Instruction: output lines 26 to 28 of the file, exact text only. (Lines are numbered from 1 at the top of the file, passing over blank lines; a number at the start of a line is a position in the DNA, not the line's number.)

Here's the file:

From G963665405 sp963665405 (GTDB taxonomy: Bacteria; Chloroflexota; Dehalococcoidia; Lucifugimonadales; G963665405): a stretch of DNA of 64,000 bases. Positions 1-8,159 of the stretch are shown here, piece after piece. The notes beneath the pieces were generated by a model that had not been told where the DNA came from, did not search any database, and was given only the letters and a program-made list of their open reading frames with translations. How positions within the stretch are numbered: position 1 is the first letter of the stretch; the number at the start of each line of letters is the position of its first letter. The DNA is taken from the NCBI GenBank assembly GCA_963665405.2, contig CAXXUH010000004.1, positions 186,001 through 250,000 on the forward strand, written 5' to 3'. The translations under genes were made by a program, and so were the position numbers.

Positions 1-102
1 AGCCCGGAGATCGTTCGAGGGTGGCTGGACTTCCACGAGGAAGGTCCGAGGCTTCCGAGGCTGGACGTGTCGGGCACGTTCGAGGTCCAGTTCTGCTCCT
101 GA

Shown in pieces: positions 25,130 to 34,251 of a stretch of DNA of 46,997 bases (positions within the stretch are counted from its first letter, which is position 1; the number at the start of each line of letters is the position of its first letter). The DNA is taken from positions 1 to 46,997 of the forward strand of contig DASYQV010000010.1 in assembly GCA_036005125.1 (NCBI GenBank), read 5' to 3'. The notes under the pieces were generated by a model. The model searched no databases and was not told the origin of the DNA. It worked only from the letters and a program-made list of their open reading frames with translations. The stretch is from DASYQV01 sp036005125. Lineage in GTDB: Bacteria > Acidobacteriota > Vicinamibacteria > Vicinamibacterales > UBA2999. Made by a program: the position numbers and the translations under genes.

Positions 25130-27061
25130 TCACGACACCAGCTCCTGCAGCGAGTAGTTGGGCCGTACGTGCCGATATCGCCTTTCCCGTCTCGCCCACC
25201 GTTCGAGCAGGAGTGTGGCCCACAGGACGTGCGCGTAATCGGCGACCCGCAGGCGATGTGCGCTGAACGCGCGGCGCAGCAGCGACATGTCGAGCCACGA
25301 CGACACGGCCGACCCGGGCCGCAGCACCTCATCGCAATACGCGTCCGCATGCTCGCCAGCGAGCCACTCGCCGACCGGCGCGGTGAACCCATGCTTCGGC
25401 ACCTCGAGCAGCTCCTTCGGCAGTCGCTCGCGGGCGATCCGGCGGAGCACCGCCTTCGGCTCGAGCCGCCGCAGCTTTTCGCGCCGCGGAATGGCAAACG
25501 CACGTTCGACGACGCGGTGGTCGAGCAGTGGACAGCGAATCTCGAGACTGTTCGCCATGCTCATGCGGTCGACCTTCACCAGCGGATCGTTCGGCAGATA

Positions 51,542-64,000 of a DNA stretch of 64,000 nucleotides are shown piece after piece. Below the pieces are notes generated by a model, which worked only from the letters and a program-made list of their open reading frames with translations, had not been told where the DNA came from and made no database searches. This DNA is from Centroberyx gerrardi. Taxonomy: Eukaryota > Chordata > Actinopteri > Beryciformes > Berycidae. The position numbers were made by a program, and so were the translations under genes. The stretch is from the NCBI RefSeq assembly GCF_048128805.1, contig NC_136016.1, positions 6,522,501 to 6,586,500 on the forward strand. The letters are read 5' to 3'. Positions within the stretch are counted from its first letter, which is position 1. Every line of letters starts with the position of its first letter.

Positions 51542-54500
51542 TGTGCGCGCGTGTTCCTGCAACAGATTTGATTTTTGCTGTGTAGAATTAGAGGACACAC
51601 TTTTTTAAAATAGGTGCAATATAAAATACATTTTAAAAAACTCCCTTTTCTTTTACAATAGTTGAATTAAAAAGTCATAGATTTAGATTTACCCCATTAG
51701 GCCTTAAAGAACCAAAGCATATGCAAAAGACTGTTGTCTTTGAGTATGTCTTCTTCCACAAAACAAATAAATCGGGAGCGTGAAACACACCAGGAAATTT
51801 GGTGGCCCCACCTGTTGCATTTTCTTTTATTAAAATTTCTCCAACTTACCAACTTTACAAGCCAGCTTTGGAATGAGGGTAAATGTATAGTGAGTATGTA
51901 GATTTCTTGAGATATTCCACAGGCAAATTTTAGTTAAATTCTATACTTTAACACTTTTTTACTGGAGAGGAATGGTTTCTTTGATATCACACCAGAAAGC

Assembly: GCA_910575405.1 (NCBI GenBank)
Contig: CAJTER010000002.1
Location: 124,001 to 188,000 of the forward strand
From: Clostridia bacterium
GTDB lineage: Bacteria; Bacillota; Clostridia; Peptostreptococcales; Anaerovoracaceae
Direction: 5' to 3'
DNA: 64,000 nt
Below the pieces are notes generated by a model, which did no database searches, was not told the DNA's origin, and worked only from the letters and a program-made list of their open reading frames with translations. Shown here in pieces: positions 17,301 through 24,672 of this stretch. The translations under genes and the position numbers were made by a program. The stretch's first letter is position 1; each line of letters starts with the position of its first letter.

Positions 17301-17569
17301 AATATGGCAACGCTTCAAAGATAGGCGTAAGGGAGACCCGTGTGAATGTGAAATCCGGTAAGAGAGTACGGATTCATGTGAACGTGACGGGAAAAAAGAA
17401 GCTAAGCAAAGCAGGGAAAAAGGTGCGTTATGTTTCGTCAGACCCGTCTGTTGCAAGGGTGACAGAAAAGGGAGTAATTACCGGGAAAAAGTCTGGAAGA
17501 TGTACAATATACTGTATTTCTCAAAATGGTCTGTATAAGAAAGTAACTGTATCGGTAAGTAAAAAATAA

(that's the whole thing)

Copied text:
Below the pieces are notes generated by a model, which did no database searches, was not told the DNA's origin, and worked only from the letters and a program-made list of their open reading frames with translations. Shown here in pieces: positions 17,301 through 24,672 of this stretch. The translations under genes and the position numbers were made by a program. The stretch's first letter is position 1; each line of letters starts with the position of its first letter.

Positions 17301-17569
17301 AATATGGCAACGCTTCAAAGATAGGCGTAAGGGAGACCCGTGTGAATGTGAAATCCGGTAAGAGAGTACGGATTCATGTGAACGTGACGGGAAAAAAGAA